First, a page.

California's 'Aggressive' Housing Supply Law Reform

January 14, 2019
Aerial view of California
Photo: Unsplash/Sasha Stories

California Governor Gavin Newsom's 2019-2020 budget proposes that local governments not meeting new housing product targets will not receive transportation funding.

The reform would include overhauling the Golden State's methodology for revising up regional housing quotas, to be higher than they've been in past years. Housing funding in the budget allocates $250 million in grants for to help local governments speed up the process of revising zoning codes and environmental permitting processes. As well, $500 million will be given out in awards for cities and counties hitting short-term housing milestones, CityLab reports. “Going forward, the state will strongly encourage jurisdictions to contribute to their fair share of the state’s housing supply by linking housing production to certain transportation funds and other applicable sources, if any," said Newsom at a news conference following the budget's release.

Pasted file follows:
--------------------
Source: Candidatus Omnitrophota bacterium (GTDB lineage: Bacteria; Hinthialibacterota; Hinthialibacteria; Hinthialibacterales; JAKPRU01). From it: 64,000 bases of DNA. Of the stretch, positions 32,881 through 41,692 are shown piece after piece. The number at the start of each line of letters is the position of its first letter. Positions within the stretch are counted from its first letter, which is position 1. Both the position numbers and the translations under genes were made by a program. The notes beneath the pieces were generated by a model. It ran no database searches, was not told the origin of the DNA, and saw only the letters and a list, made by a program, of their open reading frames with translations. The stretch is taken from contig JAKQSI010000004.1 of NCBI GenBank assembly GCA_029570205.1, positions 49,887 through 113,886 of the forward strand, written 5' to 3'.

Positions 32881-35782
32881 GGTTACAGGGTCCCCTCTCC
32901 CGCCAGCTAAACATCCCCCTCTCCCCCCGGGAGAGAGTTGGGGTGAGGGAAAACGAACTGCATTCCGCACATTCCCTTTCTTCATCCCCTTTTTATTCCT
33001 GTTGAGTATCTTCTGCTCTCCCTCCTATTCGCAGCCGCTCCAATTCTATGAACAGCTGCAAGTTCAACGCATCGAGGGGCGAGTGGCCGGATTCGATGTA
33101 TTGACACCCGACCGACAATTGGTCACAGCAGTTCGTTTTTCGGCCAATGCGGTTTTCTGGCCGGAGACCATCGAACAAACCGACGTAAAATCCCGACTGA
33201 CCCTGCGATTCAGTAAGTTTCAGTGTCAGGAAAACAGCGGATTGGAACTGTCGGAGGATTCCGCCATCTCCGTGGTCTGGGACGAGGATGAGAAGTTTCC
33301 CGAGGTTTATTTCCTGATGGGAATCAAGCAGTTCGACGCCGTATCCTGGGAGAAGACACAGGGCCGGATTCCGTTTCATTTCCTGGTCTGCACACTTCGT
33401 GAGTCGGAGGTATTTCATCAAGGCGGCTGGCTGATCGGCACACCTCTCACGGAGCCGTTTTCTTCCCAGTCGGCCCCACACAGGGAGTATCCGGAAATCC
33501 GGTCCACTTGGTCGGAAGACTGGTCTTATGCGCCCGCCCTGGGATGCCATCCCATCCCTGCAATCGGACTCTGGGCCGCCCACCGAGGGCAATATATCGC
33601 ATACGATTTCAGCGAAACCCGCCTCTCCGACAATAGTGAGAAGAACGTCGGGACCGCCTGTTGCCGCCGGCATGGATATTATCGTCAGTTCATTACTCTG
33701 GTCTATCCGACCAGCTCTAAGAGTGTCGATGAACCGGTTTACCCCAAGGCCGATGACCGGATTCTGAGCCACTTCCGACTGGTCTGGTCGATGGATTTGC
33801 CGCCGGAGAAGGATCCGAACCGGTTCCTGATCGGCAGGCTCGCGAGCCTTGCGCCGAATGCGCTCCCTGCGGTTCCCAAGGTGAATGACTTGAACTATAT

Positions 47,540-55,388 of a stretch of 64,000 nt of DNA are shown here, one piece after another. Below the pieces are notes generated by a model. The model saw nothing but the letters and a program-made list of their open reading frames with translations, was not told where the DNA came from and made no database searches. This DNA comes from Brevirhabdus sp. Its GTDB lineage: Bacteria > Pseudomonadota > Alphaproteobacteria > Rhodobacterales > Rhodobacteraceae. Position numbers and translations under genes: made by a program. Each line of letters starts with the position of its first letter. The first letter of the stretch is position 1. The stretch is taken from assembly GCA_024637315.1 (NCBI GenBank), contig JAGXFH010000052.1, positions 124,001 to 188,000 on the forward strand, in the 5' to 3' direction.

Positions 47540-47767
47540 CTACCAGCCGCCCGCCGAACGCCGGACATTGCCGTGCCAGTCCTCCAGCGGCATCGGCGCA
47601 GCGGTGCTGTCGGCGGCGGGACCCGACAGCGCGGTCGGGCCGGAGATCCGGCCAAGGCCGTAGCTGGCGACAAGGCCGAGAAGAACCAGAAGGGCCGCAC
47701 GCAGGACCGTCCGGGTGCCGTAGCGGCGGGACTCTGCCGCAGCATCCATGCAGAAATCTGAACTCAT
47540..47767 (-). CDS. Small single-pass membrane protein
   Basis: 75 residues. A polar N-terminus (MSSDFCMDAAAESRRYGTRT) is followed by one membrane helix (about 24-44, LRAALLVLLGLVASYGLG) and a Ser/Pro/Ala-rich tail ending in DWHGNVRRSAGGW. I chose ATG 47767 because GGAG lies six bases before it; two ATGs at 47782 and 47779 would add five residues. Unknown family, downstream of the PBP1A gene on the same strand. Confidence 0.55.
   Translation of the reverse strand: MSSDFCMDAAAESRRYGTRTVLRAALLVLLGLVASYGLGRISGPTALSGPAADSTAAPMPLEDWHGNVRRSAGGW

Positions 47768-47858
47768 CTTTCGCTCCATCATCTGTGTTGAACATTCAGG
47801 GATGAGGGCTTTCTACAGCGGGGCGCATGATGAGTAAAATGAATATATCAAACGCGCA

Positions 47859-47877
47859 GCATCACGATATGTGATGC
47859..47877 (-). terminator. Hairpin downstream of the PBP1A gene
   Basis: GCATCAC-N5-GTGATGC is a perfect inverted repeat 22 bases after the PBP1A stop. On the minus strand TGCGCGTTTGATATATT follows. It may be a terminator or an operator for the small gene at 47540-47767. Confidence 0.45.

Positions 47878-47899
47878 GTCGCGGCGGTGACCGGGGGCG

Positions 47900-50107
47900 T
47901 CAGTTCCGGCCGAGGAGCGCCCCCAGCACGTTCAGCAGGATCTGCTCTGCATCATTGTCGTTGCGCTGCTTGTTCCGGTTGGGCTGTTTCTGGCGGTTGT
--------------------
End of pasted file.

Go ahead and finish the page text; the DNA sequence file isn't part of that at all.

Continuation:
Newsom’s bid to withhold state tax dollars from cities and counties that fall short of housing requirements would also be a significant departure from the status quo. In 2017, Liam Dillon of the Los Angeles Times investigated how, for decades, California has failed to hold local governments accountable to the housing plans that state law requires them to report. As lawmakers in Sacramento have packed on additional demands to the planning process, they have not addressed a basic statutory flaw, Dillon found: the lack of a mechanism ensuring that those heavily-deliberated plans actually result in real housing units. The result has been years of stunted production in most California cities, the root of a historic affordable housing crisis and the highest poverty rate in the nation.

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PB-Regulatory,PB-Affordable Housing,PB-Economics
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